Sonos announced a new one on Wednesday Product sustainability program with a high CO2 neutrality target for the entire line by 2030 and net zero emissions by 2040.
The program – part of the brand’s newly announced climate protection plan – is essentially aimed at reducing e-waste and emissions from Sonos products in the service of a renewed commitment to long-term sustainability. To achieve this goal, Sonos partnered with an outside organization called VitalMetrics, which measures the carbon footprint of every phase of a product’s lifespan, from design to packaging and shipping, to its use and eventual retirement.
“With our climate protection plan, we are entering a new phase of our commitment to environmental stewardship and intensifying our efforts across the board to reduce our impact,” said Patrick Spence, CEO of Sonos, in a statement. “Sonos is a company built on innovation; We are inspired by the challenge of innovating and creating better solutions for our customers and the planet. “
In addition to conducting its first product life cycle environmental assessment this year, Sonos announced a list of short and long-term goals that are said to help improve energy efficiency. One of these goals is to provide the entire line of products with a “sleep mode” setting, with the goal of reducing idle power consumption to less than 2 watts for the entire portfolio while a device is not in use. While Sonos estimates that the lifespan of its products is roughly 75% of the company’s CO2 emissions, this is generally different from consumer electronics, according to a report by Greenpeace It is estimated that more than 70-80% of their carbon footprint is typically created during the manufacturing process.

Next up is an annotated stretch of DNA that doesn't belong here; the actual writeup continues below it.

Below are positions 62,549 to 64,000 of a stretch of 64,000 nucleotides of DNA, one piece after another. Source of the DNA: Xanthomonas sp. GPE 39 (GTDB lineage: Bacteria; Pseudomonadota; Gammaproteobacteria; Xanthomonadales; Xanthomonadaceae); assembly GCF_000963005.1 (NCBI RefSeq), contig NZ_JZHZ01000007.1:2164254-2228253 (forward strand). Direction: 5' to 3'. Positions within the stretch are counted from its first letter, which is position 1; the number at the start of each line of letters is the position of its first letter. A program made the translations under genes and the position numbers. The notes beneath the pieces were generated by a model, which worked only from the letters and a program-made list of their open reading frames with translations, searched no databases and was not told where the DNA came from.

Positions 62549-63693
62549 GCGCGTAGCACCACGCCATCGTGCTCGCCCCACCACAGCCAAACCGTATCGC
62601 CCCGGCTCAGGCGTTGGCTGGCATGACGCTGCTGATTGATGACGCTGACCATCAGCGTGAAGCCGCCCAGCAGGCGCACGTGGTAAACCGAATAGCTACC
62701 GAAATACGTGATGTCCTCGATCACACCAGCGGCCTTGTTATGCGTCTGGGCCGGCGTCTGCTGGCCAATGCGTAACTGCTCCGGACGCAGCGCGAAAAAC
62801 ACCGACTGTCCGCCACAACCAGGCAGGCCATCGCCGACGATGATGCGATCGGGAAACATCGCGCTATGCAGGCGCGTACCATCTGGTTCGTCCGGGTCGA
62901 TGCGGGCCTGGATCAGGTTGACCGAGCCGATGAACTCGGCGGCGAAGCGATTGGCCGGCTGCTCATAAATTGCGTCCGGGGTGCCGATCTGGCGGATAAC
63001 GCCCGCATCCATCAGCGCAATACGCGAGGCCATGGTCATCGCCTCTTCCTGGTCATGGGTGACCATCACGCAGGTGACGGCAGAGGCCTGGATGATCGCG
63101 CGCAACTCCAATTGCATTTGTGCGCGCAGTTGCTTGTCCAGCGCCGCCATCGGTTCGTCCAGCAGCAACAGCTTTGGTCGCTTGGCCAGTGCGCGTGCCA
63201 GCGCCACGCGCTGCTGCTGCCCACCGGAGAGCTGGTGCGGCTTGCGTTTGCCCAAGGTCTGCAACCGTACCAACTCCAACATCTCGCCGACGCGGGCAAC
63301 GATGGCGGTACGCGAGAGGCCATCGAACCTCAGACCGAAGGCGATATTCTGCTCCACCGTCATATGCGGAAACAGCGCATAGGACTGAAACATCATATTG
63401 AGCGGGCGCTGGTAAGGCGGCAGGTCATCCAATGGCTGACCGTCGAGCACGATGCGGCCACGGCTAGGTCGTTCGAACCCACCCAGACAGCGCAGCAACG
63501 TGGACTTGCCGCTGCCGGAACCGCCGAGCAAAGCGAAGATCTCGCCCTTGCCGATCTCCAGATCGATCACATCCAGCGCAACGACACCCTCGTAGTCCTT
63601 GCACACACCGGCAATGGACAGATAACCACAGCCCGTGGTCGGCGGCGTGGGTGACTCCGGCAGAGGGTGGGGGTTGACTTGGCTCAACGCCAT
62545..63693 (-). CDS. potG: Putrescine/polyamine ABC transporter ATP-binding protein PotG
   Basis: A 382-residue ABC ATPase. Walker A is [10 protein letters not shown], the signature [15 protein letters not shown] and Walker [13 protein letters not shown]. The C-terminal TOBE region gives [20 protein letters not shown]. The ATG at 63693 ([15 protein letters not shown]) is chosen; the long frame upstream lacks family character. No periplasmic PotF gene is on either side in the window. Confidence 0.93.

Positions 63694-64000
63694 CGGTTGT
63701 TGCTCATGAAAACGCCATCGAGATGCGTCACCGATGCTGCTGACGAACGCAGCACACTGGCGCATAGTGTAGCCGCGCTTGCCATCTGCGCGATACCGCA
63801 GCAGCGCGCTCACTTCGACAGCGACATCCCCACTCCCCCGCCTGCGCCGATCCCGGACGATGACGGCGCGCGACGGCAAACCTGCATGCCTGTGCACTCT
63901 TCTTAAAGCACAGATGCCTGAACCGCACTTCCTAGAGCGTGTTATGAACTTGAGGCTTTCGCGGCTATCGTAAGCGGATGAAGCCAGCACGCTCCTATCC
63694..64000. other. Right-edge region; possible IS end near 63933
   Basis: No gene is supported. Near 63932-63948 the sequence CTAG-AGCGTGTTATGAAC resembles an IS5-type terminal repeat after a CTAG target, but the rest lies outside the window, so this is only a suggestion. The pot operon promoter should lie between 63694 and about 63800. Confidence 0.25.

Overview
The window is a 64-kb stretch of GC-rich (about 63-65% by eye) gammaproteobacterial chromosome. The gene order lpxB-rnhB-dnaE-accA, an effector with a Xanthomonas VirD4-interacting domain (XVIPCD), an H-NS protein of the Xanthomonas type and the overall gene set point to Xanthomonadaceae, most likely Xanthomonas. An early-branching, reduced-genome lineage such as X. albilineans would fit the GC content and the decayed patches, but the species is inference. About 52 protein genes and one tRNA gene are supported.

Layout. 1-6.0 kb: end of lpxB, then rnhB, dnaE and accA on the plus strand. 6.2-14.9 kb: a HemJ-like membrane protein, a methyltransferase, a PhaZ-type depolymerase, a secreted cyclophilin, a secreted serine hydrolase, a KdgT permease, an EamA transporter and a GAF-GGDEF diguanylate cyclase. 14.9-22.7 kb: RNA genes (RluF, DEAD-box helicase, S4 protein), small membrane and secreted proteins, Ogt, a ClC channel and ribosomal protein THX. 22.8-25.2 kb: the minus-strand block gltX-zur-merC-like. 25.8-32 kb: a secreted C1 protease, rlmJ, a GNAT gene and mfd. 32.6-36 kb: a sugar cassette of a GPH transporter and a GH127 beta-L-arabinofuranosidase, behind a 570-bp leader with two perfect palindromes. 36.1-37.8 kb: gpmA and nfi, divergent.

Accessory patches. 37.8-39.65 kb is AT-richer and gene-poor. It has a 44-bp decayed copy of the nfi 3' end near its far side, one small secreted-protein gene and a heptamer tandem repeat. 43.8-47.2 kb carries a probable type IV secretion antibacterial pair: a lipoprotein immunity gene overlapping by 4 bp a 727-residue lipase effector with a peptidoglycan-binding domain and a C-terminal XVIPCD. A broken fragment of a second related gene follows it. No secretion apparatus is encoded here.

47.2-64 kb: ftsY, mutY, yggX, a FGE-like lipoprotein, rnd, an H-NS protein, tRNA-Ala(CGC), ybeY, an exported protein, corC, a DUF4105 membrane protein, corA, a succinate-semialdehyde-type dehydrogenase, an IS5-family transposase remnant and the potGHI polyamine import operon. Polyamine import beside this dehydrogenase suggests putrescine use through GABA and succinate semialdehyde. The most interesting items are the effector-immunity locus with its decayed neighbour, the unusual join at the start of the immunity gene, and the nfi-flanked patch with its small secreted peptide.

The company also plans to replace virgin plastic used in its packaging with recycled plastic and will double its previous efforts to extend the life of its existing products, which it began earlier this year with a new design for disassembly. As part of this new program, all new speakers and components will be built with parts that are easier to repair and recycle – such as fasteners instead of adhesives.
A commitment to cut emissions is well and good; In fact, more consumer electronics companies should be following in Sonos’ footsteps and making similar commitments to reduce their e-waste and carbon footprint. The fact is, however, that Sonos is a pretty spotty record when it comes to recycling and this program has few details so it is difficult to say whether or not it will be effective in the long run.
In the past two years, Sonos was right called out for its Trade Up hardware recycling program, which initially enticed customers to block their devices before redeeming them, making refurbishment and resale impossible. Though the company eventually reverse course Because of this decision to stop prompting users to put their devices on recycle mode in order to redeem them, Sonos was also recognized last year for its decision to some of its older models are retiring, no longer roll out Software updates for the outdated products, which are intended to potentially push people to upgrade unnecessarily.
Aside from the e-waste inevitably generated by planned obsolescence, Sonos is one company that is doing pretty well on overall product life, and the fact that it is doubling its sustainability efforts is a good sign.